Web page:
Mr. Barnes has been involved in two separate Colorado actions in which he has employed civil RICO arguments to attack marijuana businesses on behalf of private objectors. The first involved a Holiday Inn that claimed its business was adversely affected by an adjacent marijuana dispensary. That case was eventually settled before verdict but not before the various ancillary individuals, including the accountant advising the marijuana business and the insurance company providing a bond required by that state’s marijuana laws, jointly agreed to pay a settlement of $70,000.

Civil RICO would be in addition to criminal sanctions that might be sought by the Department of Justice (“DOJ”). It allows a private action seeking treble damages and attorneys’ fees against a criminal enterprise. Given the potential awards, this may become the next powerful tool to be employed by plaintiffs’ counsel.

The second case, Safe Streets v. Hickenlooper, 859 F.3rd 865 is still pending before Federal District Court in Colorado after a remand from the Tenth Circuit Court of Appeals, which reversed the prior decision of the lower court that had dismissed the case. The lawsuit had been brought against a marijuana cultivation facility that was emitting strong cannabis odors, which neighbors argued were objectionable and lowered their property values. The decision from the 10th Circuit Court is notable because it contains an outline of required proofs necessary to meet civil RICO standards.

The Policy Committee also heard from AML and banking experts who reiterated that casinos are “financial institutions” within the Bank Secrecy Act, 18 U.S.C. 1957, which requires a continuing obligation to “know your customer” (KYC). That means casinos should not accept sums over $10,000, for casino play or payments for other purposes, from individuals who were known (or after investigation should have been identified) as individuals engaged in the marijuana industry. At the very least, SARs (Suspicious Activity Reports – Casinos) identifying these persons should be sent to FinCEN. The general advice, however, from AML consultants would be to eschew any relationship with these customers unless it can be assured that their funds came from sources unrelated to marijuana.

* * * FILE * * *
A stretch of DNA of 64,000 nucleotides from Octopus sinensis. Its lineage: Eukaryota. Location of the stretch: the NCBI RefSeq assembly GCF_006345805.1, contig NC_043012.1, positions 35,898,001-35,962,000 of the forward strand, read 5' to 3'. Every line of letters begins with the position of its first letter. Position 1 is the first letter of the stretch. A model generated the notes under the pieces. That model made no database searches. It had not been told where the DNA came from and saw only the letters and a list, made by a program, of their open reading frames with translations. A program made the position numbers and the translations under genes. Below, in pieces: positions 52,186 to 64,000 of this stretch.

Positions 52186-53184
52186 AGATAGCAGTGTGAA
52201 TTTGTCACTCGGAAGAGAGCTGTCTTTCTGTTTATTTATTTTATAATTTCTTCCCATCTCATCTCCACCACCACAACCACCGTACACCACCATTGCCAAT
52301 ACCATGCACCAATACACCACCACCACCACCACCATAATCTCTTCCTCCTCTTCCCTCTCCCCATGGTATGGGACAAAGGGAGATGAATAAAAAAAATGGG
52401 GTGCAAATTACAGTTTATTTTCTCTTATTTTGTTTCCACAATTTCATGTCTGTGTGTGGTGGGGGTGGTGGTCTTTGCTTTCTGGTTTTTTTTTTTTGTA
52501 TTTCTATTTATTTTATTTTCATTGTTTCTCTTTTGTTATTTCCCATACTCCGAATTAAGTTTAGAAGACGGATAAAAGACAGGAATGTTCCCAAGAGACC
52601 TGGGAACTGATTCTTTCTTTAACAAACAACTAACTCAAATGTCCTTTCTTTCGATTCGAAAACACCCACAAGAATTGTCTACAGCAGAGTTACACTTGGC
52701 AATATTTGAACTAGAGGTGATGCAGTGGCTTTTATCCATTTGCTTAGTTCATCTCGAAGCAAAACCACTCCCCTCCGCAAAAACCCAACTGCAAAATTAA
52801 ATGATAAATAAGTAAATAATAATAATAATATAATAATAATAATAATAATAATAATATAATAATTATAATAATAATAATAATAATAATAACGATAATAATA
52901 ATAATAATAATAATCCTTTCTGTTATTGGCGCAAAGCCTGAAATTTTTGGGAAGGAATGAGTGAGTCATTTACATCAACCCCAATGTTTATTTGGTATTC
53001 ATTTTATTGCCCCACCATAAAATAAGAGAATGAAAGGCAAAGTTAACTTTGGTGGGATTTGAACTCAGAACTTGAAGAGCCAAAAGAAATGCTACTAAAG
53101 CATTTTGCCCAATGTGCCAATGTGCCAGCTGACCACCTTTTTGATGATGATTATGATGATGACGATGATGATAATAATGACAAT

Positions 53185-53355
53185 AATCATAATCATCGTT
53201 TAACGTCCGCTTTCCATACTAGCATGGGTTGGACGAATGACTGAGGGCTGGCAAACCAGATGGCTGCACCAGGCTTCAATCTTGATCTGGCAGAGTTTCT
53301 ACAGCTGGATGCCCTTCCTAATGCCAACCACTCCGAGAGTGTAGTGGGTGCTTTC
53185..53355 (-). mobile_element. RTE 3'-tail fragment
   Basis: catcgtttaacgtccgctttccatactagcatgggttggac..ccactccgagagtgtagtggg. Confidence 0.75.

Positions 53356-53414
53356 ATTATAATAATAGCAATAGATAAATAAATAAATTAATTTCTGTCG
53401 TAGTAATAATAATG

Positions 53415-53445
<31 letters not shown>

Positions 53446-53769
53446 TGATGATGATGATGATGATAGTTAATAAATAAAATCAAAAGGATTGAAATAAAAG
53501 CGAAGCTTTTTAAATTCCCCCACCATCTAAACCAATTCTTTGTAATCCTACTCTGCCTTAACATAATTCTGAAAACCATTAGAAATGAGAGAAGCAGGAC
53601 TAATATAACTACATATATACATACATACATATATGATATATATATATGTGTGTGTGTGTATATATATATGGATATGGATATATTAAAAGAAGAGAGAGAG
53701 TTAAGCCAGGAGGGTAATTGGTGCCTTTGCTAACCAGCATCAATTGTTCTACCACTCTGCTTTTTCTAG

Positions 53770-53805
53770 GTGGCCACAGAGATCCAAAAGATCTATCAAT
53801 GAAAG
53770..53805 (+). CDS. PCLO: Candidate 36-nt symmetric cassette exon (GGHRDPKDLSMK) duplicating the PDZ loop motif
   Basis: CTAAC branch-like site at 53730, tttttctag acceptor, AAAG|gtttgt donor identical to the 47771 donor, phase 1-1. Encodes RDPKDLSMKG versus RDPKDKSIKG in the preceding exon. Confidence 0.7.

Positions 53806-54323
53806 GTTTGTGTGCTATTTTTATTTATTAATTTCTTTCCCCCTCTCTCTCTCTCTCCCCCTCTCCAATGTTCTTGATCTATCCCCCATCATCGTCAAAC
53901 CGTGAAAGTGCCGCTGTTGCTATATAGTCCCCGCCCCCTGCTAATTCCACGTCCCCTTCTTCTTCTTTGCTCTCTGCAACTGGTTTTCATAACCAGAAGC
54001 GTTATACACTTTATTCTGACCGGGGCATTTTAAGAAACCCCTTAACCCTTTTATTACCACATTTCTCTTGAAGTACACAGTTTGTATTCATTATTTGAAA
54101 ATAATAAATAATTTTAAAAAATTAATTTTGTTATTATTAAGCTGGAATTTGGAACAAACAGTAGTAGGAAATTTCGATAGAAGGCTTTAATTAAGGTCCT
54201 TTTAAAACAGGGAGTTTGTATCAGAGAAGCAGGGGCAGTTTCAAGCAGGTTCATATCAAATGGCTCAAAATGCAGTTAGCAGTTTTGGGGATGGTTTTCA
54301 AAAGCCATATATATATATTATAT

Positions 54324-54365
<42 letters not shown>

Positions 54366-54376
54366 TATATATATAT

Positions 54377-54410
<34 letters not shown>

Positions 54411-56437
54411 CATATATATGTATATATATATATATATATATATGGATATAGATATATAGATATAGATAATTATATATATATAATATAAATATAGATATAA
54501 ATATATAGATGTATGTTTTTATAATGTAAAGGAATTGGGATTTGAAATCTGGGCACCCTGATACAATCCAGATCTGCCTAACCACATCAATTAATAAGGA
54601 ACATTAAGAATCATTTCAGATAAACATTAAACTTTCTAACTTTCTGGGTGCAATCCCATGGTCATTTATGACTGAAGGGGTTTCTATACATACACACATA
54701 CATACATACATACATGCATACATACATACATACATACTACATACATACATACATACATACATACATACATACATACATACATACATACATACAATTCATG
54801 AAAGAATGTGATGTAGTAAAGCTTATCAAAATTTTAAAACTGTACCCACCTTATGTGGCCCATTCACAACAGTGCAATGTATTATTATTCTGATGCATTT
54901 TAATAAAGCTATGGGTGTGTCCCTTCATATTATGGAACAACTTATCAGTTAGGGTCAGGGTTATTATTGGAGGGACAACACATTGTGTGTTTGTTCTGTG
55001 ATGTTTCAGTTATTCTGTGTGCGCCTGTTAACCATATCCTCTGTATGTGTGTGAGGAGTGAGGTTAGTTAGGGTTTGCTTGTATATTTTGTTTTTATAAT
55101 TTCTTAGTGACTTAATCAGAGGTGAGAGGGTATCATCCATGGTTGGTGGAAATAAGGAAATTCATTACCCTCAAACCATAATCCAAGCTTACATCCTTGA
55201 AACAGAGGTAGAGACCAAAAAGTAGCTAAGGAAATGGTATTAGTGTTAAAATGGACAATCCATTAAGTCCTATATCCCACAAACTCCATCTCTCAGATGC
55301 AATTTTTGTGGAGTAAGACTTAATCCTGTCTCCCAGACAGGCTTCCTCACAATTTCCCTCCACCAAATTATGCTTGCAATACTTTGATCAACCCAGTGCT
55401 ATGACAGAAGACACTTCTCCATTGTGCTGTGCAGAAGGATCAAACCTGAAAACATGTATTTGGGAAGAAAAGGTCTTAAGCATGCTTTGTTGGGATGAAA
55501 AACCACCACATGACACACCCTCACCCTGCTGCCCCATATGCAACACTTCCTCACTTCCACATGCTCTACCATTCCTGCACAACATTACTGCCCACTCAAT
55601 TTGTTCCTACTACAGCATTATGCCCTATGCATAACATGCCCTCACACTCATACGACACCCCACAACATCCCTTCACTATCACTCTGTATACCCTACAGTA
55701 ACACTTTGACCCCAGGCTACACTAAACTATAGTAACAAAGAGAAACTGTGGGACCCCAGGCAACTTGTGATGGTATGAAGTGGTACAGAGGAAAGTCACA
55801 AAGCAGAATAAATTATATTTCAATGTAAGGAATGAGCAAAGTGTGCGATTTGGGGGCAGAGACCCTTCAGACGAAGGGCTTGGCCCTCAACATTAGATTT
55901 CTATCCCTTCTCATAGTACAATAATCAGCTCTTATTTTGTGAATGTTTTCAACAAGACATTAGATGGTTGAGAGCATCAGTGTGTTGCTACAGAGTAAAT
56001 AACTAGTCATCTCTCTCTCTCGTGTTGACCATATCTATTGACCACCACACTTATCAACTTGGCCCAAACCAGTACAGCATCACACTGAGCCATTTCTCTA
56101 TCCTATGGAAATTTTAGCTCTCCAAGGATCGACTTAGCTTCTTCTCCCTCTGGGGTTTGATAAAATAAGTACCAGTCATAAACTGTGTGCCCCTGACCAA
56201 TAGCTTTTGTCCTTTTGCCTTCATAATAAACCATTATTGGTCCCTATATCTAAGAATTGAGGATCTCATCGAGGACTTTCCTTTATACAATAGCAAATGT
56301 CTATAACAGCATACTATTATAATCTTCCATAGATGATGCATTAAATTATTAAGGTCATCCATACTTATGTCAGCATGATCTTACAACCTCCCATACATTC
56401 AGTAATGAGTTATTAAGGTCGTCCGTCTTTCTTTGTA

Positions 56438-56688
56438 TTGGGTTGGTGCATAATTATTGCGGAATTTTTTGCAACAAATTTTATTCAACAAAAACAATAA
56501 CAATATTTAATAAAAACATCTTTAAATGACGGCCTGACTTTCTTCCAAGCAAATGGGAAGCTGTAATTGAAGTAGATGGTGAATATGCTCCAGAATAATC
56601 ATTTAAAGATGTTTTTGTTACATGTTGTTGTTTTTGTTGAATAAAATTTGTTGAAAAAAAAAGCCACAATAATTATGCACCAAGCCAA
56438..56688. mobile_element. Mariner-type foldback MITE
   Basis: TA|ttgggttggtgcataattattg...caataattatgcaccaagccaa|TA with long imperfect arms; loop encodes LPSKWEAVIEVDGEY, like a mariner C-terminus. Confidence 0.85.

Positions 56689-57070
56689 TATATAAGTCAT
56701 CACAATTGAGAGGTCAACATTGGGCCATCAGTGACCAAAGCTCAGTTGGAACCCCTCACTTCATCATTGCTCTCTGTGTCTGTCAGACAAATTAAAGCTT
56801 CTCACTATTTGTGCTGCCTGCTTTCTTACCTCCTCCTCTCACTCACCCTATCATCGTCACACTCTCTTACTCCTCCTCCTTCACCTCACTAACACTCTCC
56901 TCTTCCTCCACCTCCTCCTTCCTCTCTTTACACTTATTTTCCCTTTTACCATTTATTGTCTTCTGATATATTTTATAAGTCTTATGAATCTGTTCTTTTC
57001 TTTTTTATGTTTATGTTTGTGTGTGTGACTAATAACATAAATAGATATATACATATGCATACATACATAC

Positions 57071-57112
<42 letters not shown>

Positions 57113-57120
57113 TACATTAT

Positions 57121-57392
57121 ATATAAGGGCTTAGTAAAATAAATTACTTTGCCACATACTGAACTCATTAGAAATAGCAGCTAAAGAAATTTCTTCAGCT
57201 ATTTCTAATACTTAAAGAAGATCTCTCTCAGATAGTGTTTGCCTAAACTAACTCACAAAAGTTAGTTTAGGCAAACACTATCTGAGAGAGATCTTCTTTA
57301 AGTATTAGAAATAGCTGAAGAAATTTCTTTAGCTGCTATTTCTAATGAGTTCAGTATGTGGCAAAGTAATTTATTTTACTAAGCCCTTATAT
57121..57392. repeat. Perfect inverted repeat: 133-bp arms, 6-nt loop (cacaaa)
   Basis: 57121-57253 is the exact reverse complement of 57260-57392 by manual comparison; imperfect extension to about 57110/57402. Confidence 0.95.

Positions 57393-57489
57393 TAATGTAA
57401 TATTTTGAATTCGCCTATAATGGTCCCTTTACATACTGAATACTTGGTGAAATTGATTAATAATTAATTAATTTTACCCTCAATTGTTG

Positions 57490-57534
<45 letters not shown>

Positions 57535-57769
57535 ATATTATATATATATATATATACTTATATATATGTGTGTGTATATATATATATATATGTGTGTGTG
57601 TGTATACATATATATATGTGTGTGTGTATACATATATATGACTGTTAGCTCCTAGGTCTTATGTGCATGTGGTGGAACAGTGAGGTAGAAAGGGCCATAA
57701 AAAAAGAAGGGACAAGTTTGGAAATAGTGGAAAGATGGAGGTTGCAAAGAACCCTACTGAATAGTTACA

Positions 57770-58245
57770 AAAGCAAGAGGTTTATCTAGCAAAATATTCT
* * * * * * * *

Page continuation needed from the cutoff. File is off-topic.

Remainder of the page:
Finally, the Committee heard from Cassandra Farrington, the CEO of Marijuana Business Daily, a company which produces MJBIZCON, a large marijuana industry event held in Las Vegas, bringing together Business to Business (“B2B”) participants to learn more about their industry and the nuances of successfully operating in a legal environment. It was evident that presentation was the “gray area” that the Gaming Policy Committee was interested in addressing. Bolstered by estimates by the Nevada Department of Taxation about conventioneers’ spending and the tax revenue to be derived from hosting such events, the Committee became focused upon whether there could be some reasonably congruent approach that would allow marijuana and gaming proscriptions to co-exist during the seemingly endless period of silence from the DOJ on enforcement of the CSA against marijuana businesses and their aiders and abettors.